A novel greenhouse gas calculator developed by scientists at the University of Aberdeen has won a renowned Green Gown award.
Held in association with UKRI, the Green Gown Awards recognise exceptional sustainability initiatives being undertaken by universities and colleges around the world.
Developed by researchers at the School of Biological Sciences, the Cool Farm Tool was the winner of the Research with Impact – Institution award which recognises the societal impact of research and development by post-16 education as a driver of sustainability as well as implementation of the UN’s Sustainable Development Goals. The University’s Lighthouse Field Station also received a Highly Commended placement in the same category.
The Cool Farm Tool (CFT) is a free app for farmers and producers to easily calculate their carbon footprint and environmental impact, based on robust scientific data and methods. Around a third of greenhouse gas (GHG) emissions arise from the global food system, so feeding the world sustainably while tackling climate change is an enormous global challenge.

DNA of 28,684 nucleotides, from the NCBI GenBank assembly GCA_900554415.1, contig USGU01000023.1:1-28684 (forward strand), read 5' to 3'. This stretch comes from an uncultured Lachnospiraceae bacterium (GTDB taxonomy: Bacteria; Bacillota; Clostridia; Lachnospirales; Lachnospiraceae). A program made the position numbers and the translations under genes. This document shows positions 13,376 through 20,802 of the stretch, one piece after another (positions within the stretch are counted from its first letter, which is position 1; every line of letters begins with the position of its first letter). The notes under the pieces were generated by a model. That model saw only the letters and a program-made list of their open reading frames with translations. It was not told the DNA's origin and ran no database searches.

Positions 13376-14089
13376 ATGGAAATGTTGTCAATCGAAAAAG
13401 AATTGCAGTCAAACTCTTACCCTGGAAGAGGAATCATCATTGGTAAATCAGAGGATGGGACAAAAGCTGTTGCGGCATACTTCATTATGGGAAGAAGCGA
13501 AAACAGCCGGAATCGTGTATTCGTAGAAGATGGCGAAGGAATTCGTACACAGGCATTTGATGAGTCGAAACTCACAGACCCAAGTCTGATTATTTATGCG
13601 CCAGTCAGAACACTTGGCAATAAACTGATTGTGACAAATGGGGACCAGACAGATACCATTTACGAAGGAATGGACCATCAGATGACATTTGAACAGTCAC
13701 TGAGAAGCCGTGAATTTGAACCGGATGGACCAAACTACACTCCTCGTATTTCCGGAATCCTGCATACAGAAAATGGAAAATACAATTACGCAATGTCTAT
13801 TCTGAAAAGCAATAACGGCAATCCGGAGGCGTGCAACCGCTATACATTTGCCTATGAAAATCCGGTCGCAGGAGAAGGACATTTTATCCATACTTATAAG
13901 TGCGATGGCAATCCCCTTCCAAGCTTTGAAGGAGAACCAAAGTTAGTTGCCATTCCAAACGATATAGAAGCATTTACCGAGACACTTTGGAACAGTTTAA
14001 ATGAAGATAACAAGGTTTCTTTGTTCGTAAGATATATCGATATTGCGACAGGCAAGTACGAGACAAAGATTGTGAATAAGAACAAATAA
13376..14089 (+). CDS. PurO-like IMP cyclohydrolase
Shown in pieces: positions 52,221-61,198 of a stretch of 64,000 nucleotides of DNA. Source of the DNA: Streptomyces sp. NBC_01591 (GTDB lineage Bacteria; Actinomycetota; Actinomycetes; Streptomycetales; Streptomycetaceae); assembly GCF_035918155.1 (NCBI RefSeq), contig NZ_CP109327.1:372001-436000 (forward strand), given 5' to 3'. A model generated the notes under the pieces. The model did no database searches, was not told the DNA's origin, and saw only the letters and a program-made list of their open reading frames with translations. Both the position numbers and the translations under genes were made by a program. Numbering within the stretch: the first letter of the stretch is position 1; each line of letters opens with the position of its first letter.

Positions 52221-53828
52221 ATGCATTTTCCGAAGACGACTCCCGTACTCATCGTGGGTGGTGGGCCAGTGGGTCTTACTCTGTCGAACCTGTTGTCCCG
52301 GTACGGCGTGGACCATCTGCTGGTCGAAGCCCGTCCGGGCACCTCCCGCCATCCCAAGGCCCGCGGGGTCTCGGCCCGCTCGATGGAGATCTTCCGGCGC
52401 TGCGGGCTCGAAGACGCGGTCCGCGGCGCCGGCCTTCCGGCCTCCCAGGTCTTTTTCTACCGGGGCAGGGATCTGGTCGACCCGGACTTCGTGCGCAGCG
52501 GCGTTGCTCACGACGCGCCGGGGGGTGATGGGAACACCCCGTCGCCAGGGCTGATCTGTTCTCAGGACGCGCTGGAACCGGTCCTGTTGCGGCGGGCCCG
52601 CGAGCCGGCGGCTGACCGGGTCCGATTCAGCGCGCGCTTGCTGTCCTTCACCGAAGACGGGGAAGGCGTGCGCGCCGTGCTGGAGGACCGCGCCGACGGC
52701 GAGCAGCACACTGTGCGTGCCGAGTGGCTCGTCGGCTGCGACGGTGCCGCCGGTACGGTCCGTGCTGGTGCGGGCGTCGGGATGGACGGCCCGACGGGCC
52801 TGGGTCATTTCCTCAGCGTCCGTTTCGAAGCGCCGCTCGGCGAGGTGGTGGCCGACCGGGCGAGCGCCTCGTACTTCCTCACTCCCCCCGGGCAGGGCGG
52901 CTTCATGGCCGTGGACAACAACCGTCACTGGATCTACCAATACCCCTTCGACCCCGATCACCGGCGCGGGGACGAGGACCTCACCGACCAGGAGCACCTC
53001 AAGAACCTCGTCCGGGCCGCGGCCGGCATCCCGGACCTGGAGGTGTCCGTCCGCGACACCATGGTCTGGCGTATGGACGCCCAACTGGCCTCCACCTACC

Researchers at the Lighthouse Field Station are focused on studies that will ensure renewable energy technology can be deployed to co-exist safely with marine wildlife populations.
Professor George Boyne, Principal and Vice Chancellor said:“Our Aberdeen 2040 strategy places sustainability at the heart of our institutional mission. Winning this Green Gown award for research impact recognises not only the academics involved but also colleagues across the University working to support research that directly addresses key global challenges and the UN’s Sustainable Development Goals.”
Alison Robinson, NERC Deputy Executive Chair and Director of Business Delivery & Insight, part of UKRI, who hosted the award ceremony, said: "Congratulations to the winners of the Green Gown Awards whose projects are making valuable contributions to sustainability initiatives across the higher education sector. Together we can make a difference and help research and innovation reach net zero."